What is a Global Variable? It's a variable that any instance can access, as opposed to a regular instance variable which can only be accessed in the instance that created it. That's why it's called a "global" variable -- because it's available globally in the game.
Add the “Jump to Point” action and apply it to obj_button_parent. We’ll use this to move all buttons down by 1000 pixels so they disappear, as they should not be usable while the pop-up is active.
Use the following settings for your actions:
Now go into the rm_menu room and add a “GUI” Asset Layer at the top:
Placing the New Button
Let's place the new Help button in the main menu:
- Under "Sequences", find seq_menu and open it. This contains the main menu animation and buttons.
- Place the Help button (obj_help_button) in the middle of the two existing buttons -- you may need to move your playhead so you can see the buttons.
- Stretch its asset key so it lasts till the end of the Sequence.
- Look at the existing buttons and how they're animated: each of them has two keyframes; let's called them Keyframe A and Keyframe B:
- Keyframe A has the button at 50% scale on both axes. This is where their asset keys begin.
- Keyframe B has the button at 100% scale. This is where it stops animating.
- Use this same keyframe set-up to animate your newly-placed Help button, so it animates along with the other buttons.
- Of course, this is only optional and not a requirement!
All of this should now enable us to open the help window, however we also need a way to close it.
The close button (obj_help_close) should be able to close the pop-up and move the menu buttons back to their original positions. Let’s do the following:
Open the obj_help_close object and inherit its “Left Released” event.
Here, add the “Destroy Sequence” action and use it to destroy the Sequence stored in the global.help_popup variable.
The global variable is now coming in handy, as we created it in a different object (obj_help_button) but are now using it in obj_help_close!
Then add the “Jump to Point” action and apply it to obj_button_parent.
Use this to move the buttons a 1000 pixels up, so they're back in their original positions (as we moved them a 1000 pixels down to make them disappear).
You can now run the game, open the help window and close it; you will also notice that the main menu buttons disappear while the help pop-up is open, so the player won't accidentally click on them!
You will see that the window is still blank, so we’ll now display the controls inside it!
We’ll draw our controls as text, so we need to create a special font first to make our text look fancy:
In the Asset Browser, select the “Fonts” group, go to the Create Asset menu and create a Font asset.
Name this fnt_controls as this will be used to display our controls.
The font will open in a Font Editor window in the Workspace. Here you can select a font from the ones installed on your system, change its size and formatting.
Here are the settings we’re going with for our font:
You can download more fonts at 1001fonts.com. Make sure to check the licence of any font you download if you plan to release your game!
We’ll first set up a “string” variable that will store our controls text. A string variable is simply a kind of variable that stores text instead of numbers.
To create a string variable, you can simply make a new variable and assign some text value to it. That text value has to be inside double quotes, as shown in the first example below:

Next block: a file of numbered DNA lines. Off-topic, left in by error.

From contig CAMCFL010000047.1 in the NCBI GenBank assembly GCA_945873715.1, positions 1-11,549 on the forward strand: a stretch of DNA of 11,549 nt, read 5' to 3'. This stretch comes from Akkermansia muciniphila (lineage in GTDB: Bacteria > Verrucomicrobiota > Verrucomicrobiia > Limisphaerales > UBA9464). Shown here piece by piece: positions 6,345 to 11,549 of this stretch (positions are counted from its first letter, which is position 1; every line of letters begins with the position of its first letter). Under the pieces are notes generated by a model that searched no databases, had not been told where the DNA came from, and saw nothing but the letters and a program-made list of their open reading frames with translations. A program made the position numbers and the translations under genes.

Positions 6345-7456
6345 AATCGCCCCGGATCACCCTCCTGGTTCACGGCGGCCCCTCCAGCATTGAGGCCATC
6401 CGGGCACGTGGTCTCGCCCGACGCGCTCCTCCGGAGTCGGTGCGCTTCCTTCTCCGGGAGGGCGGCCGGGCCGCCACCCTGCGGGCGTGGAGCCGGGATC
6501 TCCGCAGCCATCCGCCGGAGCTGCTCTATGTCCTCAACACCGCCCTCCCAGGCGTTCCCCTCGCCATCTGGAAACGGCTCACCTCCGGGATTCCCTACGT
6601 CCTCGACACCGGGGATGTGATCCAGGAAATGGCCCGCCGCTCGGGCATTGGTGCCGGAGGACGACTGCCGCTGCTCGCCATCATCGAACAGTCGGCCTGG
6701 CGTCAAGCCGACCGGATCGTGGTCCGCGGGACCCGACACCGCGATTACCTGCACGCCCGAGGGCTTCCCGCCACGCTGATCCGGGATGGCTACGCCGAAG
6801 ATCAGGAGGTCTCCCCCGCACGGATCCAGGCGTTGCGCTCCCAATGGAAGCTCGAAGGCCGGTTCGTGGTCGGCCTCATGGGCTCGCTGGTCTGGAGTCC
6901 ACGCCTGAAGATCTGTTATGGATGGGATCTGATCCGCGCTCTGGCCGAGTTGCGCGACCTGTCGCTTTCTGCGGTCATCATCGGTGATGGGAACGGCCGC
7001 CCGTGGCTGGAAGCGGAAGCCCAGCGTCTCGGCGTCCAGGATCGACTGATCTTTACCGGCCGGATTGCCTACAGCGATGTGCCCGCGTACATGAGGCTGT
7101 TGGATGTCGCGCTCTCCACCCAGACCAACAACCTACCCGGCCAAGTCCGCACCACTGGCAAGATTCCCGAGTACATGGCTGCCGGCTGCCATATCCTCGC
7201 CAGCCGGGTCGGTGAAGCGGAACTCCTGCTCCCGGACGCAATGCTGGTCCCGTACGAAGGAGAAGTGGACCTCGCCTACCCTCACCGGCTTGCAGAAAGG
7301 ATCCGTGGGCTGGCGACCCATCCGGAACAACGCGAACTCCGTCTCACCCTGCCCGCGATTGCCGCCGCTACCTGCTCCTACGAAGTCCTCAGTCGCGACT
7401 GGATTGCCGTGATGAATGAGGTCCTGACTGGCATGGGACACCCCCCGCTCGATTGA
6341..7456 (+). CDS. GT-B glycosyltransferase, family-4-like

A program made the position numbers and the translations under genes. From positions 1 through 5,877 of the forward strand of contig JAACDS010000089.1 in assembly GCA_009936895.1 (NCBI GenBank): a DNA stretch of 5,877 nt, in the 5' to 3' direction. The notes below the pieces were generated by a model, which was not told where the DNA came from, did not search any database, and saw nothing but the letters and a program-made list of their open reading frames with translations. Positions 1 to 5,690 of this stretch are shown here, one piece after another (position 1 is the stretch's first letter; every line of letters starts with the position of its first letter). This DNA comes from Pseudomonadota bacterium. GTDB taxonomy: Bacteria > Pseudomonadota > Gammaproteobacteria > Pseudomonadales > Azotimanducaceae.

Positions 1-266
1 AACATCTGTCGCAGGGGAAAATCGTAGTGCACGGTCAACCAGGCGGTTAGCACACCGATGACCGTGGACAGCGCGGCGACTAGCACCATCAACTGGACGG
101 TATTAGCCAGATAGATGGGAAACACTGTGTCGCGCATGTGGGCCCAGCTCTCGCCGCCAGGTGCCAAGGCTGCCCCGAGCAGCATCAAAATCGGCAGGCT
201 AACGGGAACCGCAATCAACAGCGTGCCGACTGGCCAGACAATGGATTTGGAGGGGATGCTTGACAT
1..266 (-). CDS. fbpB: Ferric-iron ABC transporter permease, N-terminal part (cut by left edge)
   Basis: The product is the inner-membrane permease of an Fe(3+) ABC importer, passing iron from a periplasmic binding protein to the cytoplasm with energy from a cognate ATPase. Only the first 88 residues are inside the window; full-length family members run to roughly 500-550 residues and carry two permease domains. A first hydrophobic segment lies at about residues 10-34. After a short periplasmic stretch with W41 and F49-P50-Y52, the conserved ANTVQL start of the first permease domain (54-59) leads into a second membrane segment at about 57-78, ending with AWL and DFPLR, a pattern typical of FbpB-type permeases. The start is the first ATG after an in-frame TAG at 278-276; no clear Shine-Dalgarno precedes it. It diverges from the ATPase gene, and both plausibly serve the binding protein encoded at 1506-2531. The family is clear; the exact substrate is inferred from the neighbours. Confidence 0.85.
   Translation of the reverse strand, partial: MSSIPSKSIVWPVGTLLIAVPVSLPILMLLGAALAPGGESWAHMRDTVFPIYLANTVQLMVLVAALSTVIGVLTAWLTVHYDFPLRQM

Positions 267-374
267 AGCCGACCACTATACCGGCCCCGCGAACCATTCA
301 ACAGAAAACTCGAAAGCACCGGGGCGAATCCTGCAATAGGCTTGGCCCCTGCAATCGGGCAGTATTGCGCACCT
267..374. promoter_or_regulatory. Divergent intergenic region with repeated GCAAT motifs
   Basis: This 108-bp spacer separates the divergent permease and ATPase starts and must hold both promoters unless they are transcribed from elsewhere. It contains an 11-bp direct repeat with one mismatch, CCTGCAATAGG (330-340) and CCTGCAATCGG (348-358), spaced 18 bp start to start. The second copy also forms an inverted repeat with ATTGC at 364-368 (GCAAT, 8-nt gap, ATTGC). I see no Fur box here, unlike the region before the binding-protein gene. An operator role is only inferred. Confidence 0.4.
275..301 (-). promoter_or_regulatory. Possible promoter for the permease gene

Since the second action doesn’t have quotes around the text, it’s actually just looking for a variable called “Gurpreet”, which is not what we want!
Let’s now set up our controls text by doing the following:
Open obj_help_window and add the "Create" event.
Add an “Assign Variable” action and create a variable called controls.
Apply the “CONTROLS\n” text to it. This is a regular string that says “CONTROLS”, and the “\n” part simply inserts a line break into the string (which is like pressing Enter on your keyboard!).
Add another “Assign Variable” action and assign a string to the controls variable, but this time, enable the “Relative” option. This will add that string to the text that already exists in that variable, essentially joining them together.
Using this technique, we can keep adding controls to the variable by adding strings to it:
You will notice that each new string has “\n” in front of it. This is simply adding a line break in the beginning of each string, so that all the controls don’t appear in just one line.
Also make sure that all actions except the first one have "Relative" checked!
Let’s now draw this text string by doing the following:
Add the "Draw" event to the obj_help_window object.
Add “Draw Self” to make sure the instance itself is drawn.
Add “Set Font” to change the font to the newly created fnt_controls font, and “Set Text Alignment” to change the text alignment to Center and Middle.
Add “Set Draw Colour” to change the draw color to black so the text is easier to read on the white help window.
Add “Draw Value” and draw the controls variable as the “Value”. The “Caption” field should be empty.
Draw it at the relative position of the instance.
Finally, reset the draw color to white and the text alignment to Left & Top -- these are their default values.
The origin of the spr_help_window sprite is set to middle-centre, which is where we’re drawing the controls. We’ve changed the text alignment to make sure it appears with the correct alignment, however if your sprite’s origin is set to top-left, you will not get the correct results.
Run the game now, click on the Help button and you will see the controls!
Now you can animate this help window just like we animated the pause menu. Just place keyframes for animation and optionally apply Animation Curves to make it smoother! You can also add more controls (like "E" for interacting):
We have completed Hero's Trail! You are now familiar with how GML works and how GameMaker can be used for fast game development.
You are now ready to create your own game from scratch! Read or watch the Fire Jump series and create your own infinite scroller using GML Visual.